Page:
Editor's note: This project has been archived and is no longer active. See the full internships investigation archive here.
Today, we’re launching the beta version of a tool that aims to bring greater transparency to the role schools play in promoting unpaid internships. Our app lets you compare the cost and quality of internship courses at schools around the country – which until today, couldn’t be done.
The internship for academic credit has become standard at most colleges and universities, with 90 percent of schools offering credit for internships, according to a recent survey of career and internship professionals at U.S. colleges and universities.
When done well, these internships can be incredibly valuable. Employers prefer to hire students with relevant experience and students can learn skills in the workplace that can’t be taught in the classroom. But as we have reported, some schools are also sending students into unpaid internships that may not meet federal labor guidelines.
This led us to wonder: how expensive are unpaid internships when it comes to tuition costs? And what role do schools play in the internship experience?
Our database contains two key streams of information: tuition cost and policy information for individual internship courses at different schools (as verified with the help of college students) and reviews from students who’ve actually interned through these programs.
Our initial research suggests that the tuition cost and quality of internship programs vary widely, sometimes even within a single school. At Bellarmine University, journalism majors could pay up to $8,724 in tuition for an internship, according to our current data. In contrast, journalism majors at the University of Nevada, Reno may only pay up to $1,206 in tuition.
At Notre Dame, the College of Arts and Letters doesn’t offer academic credit for paid internships. But once they heard other schools at Notre Dame, like the Mendoza College of Business, allow students to take paid internships — and in light of heightened attention to the legal issues surrounding unpaid internships — they decided to revisit their policy, according to Assistant Dean and Associate Director of Office for Undergraduate Studies Ava Preacher.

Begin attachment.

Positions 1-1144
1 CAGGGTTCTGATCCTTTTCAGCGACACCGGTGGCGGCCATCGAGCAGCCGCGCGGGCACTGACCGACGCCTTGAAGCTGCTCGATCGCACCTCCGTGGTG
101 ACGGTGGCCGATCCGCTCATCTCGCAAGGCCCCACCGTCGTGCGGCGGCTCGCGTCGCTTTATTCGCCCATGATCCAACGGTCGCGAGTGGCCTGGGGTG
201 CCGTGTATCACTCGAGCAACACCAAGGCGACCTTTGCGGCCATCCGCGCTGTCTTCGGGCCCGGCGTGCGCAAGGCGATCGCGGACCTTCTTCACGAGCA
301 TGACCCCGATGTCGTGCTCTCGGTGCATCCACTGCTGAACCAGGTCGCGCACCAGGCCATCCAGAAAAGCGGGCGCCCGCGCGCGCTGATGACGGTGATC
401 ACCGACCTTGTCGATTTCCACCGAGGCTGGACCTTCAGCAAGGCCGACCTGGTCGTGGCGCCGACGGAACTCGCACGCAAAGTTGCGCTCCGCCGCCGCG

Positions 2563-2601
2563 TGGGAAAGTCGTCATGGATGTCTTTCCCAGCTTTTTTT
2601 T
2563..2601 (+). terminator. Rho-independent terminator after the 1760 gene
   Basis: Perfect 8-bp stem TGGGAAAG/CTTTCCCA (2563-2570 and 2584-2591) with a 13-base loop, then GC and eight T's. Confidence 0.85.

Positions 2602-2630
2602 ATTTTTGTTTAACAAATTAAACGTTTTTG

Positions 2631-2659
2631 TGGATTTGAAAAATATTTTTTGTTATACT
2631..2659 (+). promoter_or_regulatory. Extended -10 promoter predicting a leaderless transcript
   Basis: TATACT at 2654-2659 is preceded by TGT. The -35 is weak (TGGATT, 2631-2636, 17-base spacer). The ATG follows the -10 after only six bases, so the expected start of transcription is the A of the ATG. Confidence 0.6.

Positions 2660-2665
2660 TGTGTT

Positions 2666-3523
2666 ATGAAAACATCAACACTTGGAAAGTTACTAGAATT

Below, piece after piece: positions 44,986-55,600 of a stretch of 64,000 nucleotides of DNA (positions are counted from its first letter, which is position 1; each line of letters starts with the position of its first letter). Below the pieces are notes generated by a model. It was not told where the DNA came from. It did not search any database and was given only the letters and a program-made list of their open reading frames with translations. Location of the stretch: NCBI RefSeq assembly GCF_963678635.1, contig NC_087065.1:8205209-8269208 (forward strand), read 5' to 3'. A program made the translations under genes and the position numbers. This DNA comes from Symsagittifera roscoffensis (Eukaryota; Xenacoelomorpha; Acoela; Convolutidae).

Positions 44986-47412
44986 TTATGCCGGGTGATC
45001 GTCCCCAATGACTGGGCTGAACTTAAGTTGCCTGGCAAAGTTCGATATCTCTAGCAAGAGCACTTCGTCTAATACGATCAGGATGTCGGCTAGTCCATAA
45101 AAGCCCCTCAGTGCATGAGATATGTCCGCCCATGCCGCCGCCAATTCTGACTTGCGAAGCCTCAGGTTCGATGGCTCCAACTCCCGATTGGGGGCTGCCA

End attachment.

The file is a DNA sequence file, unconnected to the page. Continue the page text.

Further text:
“We’re beginning to think there’s no reason not to let them be paid,” Preacher said, clarifying that the decision is dependent on feedback from other university officials. “But then we’d have to evaluate whether to give them credit.”
For now, Notre Dame still leaves it up to individual departments to set guidelines for offering credit for paid internships, Internship Initiatives Program Director LoriAnn Edinborough wrote in an email.
In response to a recent survey of career and internship professionals, one person noted such inconsistencies make internship policies difficult to explain: “These are excellent questions. However, I do not know the answer as we have 65 internship advisors and many of them are doing different things depending on their department or college instructions (if they even have instructions).”
Our goal is to bring transparency to the under-scrutinized intersection of internships and higher education. For each internship course, we’ll answer questions including: What’s the maximum tuition cost? Does the school require an internship for graduation? Does the school permit – and in some cases require – unpaid internships? Are stipends available?
We’ll also display the most detailed internship policy available, which usually describes the course requirements (including coursework assigned, class meetings, on-site supervision and evaluations) and ask students to rate how their actual experience matched the school’s policy.
Last but not least, thanks to the volunteers who have helped us verify internship information for the schools in our beta app. We plan to add more majors and schools through next semester – and we need your help to do it. Find out all the ways you can get involved and help us build this database.
Casey McDermott contributed research to this post.